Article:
How Bad Is The Air Quality In The Bay Area?
Hey Area is where we find answers to questions you ask. One listener wanted to know how bad the air quality is in the Bay Area.
It’s a hot, beautiful day by the Bay. Locals are out jogging, tourists are taking photos. From here, I can see the Bay Bridge, Oakland’s Port, and Marin. The air quality seems great to me, but what do people walking around from the community think.
“I’d say generally good with the exceptions of fires - it gets pretty bad.”
“It’s better than Sacramento… haha!”
“Well, it could be better, but I've seen it worse in other places, but I was born here and it was nicer 50 year ago.”
I meet with Simrun Dhoot from the Bay Area Air Quality Management District (BAAQMD) to chat about it. She notes that even on this nice day, “Today’s actually a spare the air day. We issued a spare the air day this morning after looking at our data from air quality monitors.”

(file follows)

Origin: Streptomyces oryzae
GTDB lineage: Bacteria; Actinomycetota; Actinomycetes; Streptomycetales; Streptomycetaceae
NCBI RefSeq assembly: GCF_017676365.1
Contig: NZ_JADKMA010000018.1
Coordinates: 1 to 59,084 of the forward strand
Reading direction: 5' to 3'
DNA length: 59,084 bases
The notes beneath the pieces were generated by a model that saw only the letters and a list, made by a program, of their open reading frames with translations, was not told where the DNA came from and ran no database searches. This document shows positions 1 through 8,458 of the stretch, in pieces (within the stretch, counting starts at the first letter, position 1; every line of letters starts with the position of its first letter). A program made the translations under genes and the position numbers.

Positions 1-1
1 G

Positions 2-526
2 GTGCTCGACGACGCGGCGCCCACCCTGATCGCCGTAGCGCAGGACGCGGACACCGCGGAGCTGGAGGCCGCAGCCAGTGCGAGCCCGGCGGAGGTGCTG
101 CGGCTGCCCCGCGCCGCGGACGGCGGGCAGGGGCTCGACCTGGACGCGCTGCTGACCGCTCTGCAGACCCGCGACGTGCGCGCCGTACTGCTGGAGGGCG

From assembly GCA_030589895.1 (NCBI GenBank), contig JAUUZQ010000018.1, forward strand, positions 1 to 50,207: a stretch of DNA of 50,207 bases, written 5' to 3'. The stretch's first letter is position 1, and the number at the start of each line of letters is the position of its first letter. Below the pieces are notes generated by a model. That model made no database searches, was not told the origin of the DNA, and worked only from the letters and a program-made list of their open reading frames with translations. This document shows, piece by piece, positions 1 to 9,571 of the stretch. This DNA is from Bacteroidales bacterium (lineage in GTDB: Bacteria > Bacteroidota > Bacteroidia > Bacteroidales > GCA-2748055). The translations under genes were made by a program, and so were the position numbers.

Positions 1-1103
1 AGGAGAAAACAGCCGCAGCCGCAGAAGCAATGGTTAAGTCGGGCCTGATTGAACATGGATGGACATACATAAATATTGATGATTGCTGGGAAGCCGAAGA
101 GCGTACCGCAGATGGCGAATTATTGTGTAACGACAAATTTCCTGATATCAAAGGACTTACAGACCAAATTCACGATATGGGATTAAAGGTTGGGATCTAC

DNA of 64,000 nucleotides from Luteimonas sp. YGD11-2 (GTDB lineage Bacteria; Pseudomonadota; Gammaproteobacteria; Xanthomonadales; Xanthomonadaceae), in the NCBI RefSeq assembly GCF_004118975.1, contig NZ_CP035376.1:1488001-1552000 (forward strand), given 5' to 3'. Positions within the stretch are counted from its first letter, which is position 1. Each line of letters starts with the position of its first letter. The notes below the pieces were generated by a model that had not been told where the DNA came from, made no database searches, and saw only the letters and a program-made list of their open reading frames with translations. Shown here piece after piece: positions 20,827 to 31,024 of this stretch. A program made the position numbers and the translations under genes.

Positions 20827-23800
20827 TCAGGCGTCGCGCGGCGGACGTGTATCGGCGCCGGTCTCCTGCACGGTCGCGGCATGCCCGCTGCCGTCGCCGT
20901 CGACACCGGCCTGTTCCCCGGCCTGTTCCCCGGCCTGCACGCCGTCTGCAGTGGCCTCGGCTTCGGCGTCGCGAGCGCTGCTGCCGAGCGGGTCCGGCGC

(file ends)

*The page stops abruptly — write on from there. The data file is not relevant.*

Those monitors measure “particulate matter” and “ozone,” which come from things like wood fires and cars, respectively. When those levels are predicted to be high, we get a “Spare the Air” news alert on our TVs and radios.
It turns out the state of our air quality is quite hazy. It depends on the day, where you are, and who you ask. The American Lung Association gave Marin County an A for its Ozone levels, but Alameda got an F. Dhoot points out, “Marin doesn't have many industrial sources, and Alameda County does. Alameda county also has more freeways, more roadways, and those can all lead to poorer air quality.
Still, over the last few decades the Bay Area has significantly reduced its air pollution. According to BAAQMD, based on current standards, during the year 2000 we had 25 days with particulate matter at unsafe levels; by 2016, we were down to 0 days a year.
Then, during the big fires last year, Simrun reminds me, “We had 14 straight spare the air days due specifically to that event.” At that time, the Bay Area had some of the worst air quality in the world.
Our air quality’s getting better, but the fires are complicating it. We’ll see what this year’s fire season means for the air we breathe.